Obesity is both an individual clinical condition and is increasingly viewed as a serious public health problem. Obesity means having too much body fat. It is different from being overweight, which means weighing too much. The weight may come from muscle, bone, fat and/or body water. Obesity occurs over time when you eat more calories than you use. The balance between calories-in and calories-out differs for each person. Factors that might tip the balance include your genetic makeup, overeating, eating high-fat foods and not being physically active. Obesity can run in families, but just how much is due to genes is hard to determine. Many families eat the same foods, have the same habits (like snacking in front of the TV), and tend to think alike when it comes to weight issues. In most cases, weight problems arise from a combination of habits and genetic factors. Certain illnesses, like thyroid gland problems or unusual genetic disorders, are uncommon causes for people gaining weight. Obesity has reached epidemic proportions in the United States. One in three Americans is obese.
Obesity is mainly caused by taking in more calories than are used up in physical activity and daily life. Obesity puts you at greater risk of developing high blood pressure, diabetes and many other serious health problems. Genetic factors play some part in the development of obesity -- children of obese parents are 10 times more likely to be obese than children with parents of normal weight. Obesity is now recognized as a major risk factor for coronary heart disease, which can lead to heart attack. Obesity is also increasing rapidly throughout the world. Obesity also can lead to stroke, greater risk for certain cancers such as breast or colon cancer, and even death. Obesity is not just a cosmetic consideration; it is a dire health dilemma directly harmful to one's health. In the United States, roughly 300,000 deaths per year are directly related to obesity, and more than 80% of these deaths are in patients with a BMI over 30. In the United States, women are slightly more at risk for becoming obese than men.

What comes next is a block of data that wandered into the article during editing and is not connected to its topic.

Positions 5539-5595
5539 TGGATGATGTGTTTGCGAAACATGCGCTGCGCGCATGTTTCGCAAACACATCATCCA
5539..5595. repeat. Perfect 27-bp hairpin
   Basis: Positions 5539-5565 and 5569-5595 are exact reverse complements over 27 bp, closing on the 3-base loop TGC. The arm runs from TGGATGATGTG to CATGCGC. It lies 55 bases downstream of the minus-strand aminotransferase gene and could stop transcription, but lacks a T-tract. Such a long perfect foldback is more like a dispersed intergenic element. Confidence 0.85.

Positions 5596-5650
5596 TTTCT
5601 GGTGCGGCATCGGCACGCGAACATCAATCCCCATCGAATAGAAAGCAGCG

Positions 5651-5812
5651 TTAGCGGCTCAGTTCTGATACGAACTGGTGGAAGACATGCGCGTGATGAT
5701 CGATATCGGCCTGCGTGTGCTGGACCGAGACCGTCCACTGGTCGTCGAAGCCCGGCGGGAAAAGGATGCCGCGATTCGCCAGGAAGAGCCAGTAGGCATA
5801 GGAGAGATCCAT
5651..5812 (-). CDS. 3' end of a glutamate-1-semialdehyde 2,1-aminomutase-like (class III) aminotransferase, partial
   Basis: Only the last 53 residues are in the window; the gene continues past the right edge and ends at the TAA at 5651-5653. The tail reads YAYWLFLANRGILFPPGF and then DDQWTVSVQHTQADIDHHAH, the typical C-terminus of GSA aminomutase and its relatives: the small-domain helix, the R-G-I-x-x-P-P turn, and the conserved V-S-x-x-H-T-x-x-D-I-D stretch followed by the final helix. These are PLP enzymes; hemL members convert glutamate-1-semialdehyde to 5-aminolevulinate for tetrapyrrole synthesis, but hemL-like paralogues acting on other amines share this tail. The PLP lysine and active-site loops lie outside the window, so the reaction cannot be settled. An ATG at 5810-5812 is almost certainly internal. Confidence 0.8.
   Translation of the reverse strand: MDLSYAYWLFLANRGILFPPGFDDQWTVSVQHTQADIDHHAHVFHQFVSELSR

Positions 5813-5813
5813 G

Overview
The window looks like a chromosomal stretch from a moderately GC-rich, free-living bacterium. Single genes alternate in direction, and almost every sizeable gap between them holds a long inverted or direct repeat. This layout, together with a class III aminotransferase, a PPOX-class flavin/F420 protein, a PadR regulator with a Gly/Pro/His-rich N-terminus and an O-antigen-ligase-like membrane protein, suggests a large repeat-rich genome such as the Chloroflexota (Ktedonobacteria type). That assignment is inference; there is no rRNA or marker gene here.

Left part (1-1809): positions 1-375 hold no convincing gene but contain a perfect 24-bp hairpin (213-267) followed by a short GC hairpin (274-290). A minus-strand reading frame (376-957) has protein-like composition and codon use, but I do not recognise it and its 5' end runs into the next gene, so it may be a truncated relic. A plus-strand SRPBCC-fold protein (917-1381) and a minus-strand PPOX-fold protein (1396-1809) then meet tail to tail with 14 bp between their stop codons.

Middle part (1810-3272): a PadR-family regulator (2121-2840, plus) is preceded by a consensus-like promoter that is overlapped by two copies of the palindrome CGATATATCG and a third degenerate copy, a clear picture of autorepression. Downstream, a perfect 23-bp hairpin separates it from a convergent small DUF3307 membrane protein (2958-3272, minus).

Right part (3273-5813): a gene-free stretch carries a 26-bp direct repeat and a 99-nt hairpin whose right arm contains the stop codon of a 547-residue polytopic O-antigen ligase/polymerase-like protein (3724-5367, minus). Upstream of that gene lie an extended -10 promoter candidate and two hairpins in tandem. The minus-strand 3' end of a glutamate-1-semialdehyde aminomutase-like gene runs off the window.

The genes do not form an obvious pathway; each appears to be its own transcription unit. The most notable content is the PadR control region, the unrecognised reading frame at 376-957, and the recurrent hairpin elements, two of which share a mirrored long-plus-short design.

In addition to other potential problems, people who are obese are more likely to be depressed. Adult obesity rates have almost quadrupled in the last 25 years. Now 22% of Britons are obese and three-quarters are overweight. Medical treatment of obesity focuses on lifestyle changes such as eating less and increasing activity level. Phen-fen" and Redux – These prescription drugs have been removed from the market in the United States and many other countries. Ephedra – This natural substance is essentially an herbal phen-fen. Phenylpropanolamine (PPA) is often found in appetite suppressants as well as over-the-counter cough and cold remedies. Diet and exercise, the goal of medication treatment has to be realistic. With successful medication treatment, one can expect an initial weight loss of at least 5 pounds during the first month of treatment. Soft drinks, fruit juices, and sports drinks are loaded with sugar; drink fat-free or low-fat milk or water instead. Eat at least five servings of fruit and vegetables a day. Avoid fast-food restaurants. Eat a healthy breakfast every day. Don't eat meals or snacks while watching TV.
Obesity Treatment Tips
1. Soft drinks, fruit juices, and sports drinks are loaded with sugar; drink fat-free or low-fat milk or water instead.
2. Eat at least five servings of fruit and vegetables a day.
3. Avoid fast-food restaurants.
4. Eat a healthy breakfast every day.
5. Don't eat meals or snacks while watching.
6. Phen-fen" and Redux drugs have been removed from the market in the United States and many other countries.
7. Ephedra natural substance is essentially an herbal phen-fen. It is the active ingredient in MaHuang and is used as a stimulant and appetite suppressant.
8. Phenylpropanolamine (PPA) is often found in appetite suppressants as well as over-the-counter cough and cold remedies.
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Juliet Cohen writes articles on diseases and conditions and women health care. More information on health related topics visit our site at www.health-care-articles.info.
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